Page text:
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2428 pages added, reviewed or updated during the last month (last updated: 23/4/2021)


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sodium valproate

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Sodium valproate inhibits the breakdown and reuptake of the inhibitory neurotransmitter gamma aminobutyric acid (GABA).

This agent is useful in the primary generalised epilepsies, particularly petit mal. It is also useful in generalised tonic-clonic attacks, particularly those patients with a photosensitive EEG.

Sodium valproate is also useful in myoclonic epilepsy. It does not interfere with the oestrogen component of the contraceptive pill, unlike carbamazepine and the barbiturates.

Valproate is a possible treatment option for long term management in bipolar disorder*

NICE (1) suggest with respect to:

  • when starting valproate, measure the person's weight or BMI and carry out a full blood count and liver function tests
  • people taking valproate, and their carers, should be advised how to recognise the signs and symptoms of blood and liver disorders and to seek immediate medical help if any of these develop. Stop valproate immediately if abnormal liver function** or blood dyscrasia is detected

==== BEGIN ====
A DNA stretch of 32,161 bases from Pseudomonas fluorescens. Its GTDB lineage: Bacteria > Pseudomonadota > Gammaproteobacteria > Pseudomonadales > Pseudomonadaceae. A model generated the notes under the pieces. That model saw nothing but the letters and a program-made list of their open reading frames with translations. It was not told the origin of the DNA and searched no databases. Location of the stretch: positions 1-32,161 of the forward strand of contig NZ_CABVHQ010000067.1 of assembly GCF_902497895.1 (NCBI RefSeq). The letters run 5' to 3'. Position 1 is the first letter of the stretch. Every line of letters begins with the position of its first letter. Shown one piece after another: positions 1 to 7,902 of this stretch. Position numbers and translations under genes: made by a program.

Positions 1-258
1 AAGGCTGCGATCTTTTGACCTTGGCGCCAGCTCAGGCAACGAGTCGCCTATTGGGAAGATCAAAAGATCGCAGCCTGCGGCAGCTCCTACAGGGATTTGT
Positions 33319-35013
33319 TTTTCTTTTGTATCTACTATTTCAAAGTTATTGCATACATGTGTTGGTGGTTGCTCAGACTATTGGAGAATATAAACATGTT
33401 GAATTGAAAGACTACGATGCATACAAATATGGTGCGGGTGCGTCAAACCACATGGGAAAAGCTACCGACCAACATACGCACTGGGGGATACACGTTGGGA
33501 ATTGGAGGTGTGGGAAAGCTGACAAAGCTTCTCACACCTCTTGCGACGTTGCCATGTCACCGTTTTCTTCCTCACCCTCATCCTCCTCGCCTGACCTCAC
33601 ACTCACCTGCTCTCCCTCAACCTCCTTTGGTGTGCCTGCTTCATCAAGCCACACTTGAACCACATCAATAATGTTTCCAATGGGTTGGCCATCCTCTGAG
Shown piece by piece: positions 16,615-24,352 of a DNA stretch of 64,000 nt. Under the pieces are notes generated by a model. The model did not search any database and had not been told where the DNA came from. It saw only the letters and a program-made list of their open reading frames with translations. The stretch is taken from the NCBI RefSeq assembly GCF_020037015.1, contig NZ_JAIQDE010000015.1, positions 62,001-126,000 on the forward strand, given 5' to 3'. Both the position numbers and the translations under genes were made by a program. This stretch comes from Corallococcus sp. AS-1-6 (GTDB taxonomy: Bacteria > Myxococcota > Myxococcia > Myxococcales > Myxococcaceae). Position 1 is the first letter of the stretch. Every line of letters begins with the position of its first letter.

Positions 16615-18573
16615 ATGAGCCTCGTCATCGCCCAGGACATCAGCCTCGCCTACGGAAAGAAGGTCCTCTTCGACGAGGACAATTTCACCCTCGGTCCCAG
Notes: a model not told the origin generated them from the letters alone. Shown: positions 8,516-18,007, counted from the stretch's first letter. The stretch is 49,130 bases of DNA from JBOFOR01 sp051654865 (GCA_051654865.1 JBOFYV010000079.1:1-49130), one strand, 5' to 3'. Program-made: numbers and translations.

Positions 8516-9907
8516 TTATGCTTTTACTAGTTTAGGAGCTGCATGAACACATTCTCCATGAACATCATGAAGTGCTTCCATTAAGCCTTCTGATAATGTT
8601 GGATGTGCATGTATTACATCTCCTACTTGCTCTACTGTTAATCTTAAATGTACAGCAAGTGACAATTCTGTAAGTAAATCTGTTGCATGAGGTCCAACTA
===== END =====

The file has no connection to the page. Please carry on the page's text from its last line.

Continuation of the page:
• prescribers should be aware of its interactions with other anticonvulsants (particularly carbamazepine and lamotrigine) and with olanzapine and smoking

The summary of product characteristics should be consulted before prescribing this drug.

Notes:

  • * in September 2014 semi-sodium valproate had a UK marketing authorisation for this indication in people who have had mania that has responded to treatment with semi-sodium valproate. Sodium valproate did not have a UK marketing authorisation for this indication, although its use is common in UK clinical practice. The prescriber should follow relevant professional guidance, taking full responsibility for the decision. Informed consent should be obtained and documented
  • ** although the absolute values of hepatic enzymes are a poor indicator of the extent of hepatic damage, it is generally accepted that if these are persistently elevated to over 3 times the upper normal limit, continuing to rise or accompanied by clinical symptoms, the suspected drug should be withdrawn. Raised hepatic enzymes of any magnitude accompanied by reduced albumin or impaired clotting suggest severe liver disease
  • valproate treatment must not be used in girls and women including in young girls below the age of puberty, unless alternative treatments are not suitable and unless the conditions of the pregnancy prevention programme are met. Valproate must not be used in pregnant women
  • with respect to stopping valproate in bipolar disorder (1):
    • if stopping valproate, reduce the dose gradually over at least 4 weeks to minimise the risk of relapse

Reference:

Last edited 08/2018

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